For the next several years, readers should anticipate an inevitable flood of new books on the modern-day tragedy of Haiti every January, as publishers capitalize on the news-cycle machinery that will be spewing utterly predictable “Where Did All The Money Go?” earthquake anniversary stories.
If only they could all set the bar as high as veteran journalist Amy Wilentz, author of the acclaimed The Rainy Season: Haiti Since Duvalier and a seasoned observer of the Haitian scene for more than a quarter-century, who appears Wednesday at Books & Books in Coral Gables.
Based largely on her return to the island shortly after the 2010 earthquake, Wilentz’s latest book Farewell, Fred Voodoo is a compelling mélange of journalism, history and heart-on-sleeve personal memoir with more than a dollop of incisive polemic on race, class and self-determination.
Wilentz covers a lot of physical and psychic terrain here: Haiti’s unique history tinted by the complexities of slavery and race, imperialism and rebellion; generations of greed and institutionalized profiteering by a tiny ruling class of lighter-skinned “haves” lording over the masses of darker-skinned “have-nots,” and the chaos wrought by decades of broken, dysfunctional, corrupt self-governance.
The Fred Voodoo of the title is Wilentz’s calculated swipe at foreign reporters of an earlier, less-sensitive generation who created the stereotypical “Fred” to embody the “average” Haitian on the street. Imagine the equally oversimplified and unknowable “Joe Six-Pack” but borne of slightly nastier, racially tinged origins.
Wilentz turns her critical gaze outward, at the naïvete of modern-day missionaries and volunteers who rushed into Haiti after the earthquake, and the hubris of (predominately white) careerist NGO functionaries and diplomats who have spent billions of dollars in aid and charitable donations trying to fix this (predominately black) island nation.
Wilentz’s earlier work chronicled the people’s uprising that eventually led to the 1986 overthrow of Jean-Claude “Baby Doc” Duvalier, ending a brutal, 29-year kleptocracy that started with his late father, François “Papa Doc” Duvalier. As Baby Doc fled to France with his plundered fortune, Wilentz and plenty of others lionized a young priest and champion of the poor who emerged as one of the leaders of Lavalas, the people’s movement.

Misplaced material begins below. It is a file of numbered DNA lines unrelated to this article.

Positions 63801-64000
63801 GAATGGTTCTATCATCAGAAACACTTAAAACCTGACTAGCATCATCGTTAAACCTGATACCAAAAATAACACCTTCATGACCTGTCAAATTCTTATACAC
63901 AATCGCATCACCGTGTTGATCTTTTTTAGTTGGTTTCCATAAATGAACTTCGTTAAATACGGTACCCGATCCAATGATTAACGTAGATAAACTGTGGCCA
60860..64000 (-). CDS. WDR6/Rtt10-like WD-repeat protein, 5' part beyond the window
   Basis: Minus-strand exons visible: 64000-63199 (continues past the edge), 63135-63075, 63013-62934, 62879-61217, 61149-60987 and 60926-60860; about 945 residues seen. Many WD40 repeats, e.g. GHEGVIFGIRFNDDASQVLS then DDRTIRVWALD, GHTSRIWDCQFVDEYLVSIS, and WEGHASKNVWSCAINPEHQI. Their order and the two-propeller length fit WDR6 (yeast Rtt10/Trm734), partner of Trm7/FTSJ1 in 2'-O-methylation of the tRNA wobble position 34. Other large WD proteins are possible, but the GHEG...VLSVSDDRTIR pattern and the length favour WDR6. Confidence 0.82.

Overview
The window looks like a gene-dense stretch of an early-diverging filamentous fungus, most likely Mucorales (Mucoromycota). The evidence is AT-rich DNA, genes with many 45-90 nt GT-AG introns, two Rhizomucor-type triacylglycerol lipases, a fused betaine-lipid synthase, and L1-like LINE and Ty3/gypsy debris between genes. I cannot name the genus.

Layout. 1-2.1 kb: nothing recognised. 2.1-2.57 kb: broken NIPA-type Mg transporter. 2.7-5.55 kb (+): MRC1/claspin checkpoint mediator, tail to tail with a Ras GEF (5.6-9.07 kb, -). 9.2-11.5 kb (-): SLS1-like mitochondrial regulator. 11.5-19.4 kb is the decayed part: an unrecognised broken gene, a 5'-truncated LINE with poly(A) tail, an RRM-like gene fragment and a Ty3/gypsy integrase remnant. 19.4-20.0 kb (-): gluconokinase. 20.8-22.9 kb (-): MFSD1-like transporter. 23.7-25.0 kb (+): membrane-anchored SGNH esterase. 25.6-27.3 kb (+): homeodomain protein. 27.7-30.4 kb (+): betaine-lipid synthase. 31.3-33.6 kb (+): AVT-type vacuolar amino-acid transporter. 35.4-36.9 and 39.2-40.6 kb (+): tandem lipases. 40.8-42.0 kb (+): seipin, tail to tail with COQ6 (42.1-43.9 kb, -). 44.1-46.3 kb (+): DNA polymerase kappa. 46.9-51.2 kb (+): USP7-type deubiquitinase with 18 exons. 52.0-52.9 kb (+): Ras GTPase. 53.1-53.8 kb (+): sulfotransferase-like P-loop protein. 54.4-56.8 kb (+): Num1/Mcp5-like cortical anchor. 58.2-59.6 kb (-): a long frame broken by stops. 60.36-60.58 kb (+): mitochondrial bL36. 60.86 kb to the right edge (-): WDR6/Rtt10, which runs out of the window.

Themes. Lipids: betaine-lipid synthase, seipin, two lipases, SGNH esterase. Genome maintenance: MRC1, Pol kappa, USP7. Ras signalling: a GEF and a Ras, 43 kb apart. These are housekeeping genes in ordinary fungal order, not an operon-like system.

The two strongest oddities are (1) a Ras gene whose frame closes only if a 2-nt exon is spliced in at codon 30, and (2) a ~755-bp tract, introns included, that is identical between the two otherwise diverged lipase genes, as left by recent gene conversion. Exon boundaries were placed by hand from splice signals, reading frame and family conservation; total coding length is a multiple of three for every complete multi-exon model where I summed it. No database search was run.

Now, more than two decades later, Wilentz is forced to confront a much more complicated portrait of long-since-fallen former president Jean-Bertrand Aristide. Like Baby Doc, Aristide was forced into exile in South Africa in 2004, amid widespread allegations of corruption, personal enrichment and protecting large-scale drug-traffickers. Wilentz notes the inherent irony of Baby Doc and Aristide finding their way back to Haiti from exile within months of each other in early 2011.
While spending plenty of rhetorical ammunition on foreign governments and the development industry, Wilentz directs some of her harshest criticism at the mirror. Her guilt and powerlessness and confusion bleeds from the pages. In one early storyline, she drops her journalistic distance long enough to help a young boy who has lost both of his hands in a building collapse and is suffering from “traumatic amputation.” She uses her own connections to get the boy faster treatment, but eventually loses track of him and his mother in the tumult. It will take her years to track him down and see if he has been fit for prosthetic limbs.
In another telling scene, Miami-based photojournalist Maggie Steber — who, like Wilentz, has spent decades in and out of Haiti — breaks down in tears upon discovering a long-lost friend alive in the rubble. Wilentz stands to the side, emotionless and tapping her toe.
One of the unequivocal heroes in a book featuring few of them is Dr. Megan Coffee. A Harvard- and Oxford-educated New Jersey native who arrived in Haiti in the first wave of post-earthquake medical aid and never left, “Dokte Kafe” created a much-needed tuberculosis clinic in the courtyard of a damaged hospital while scrounging for medicine, bartering for oxygen and cooking spaghetti for her malnourished patients.
For obvious reasons, Fred Voodoo strikes a much less optimistic tone than The Rainy Season. Long before the earthquake, Haiti was already listing, in many ways a failing state, well down the path toward dystopia.
It’s a testament to Wilentz’s considerable storytelling skill, and the depth of her passion for this tragic place and its resilient people, that she has crafted such a remarkably fluid read from such anguished and conflicted material.
Larry Lebowitz is a writer in Miami.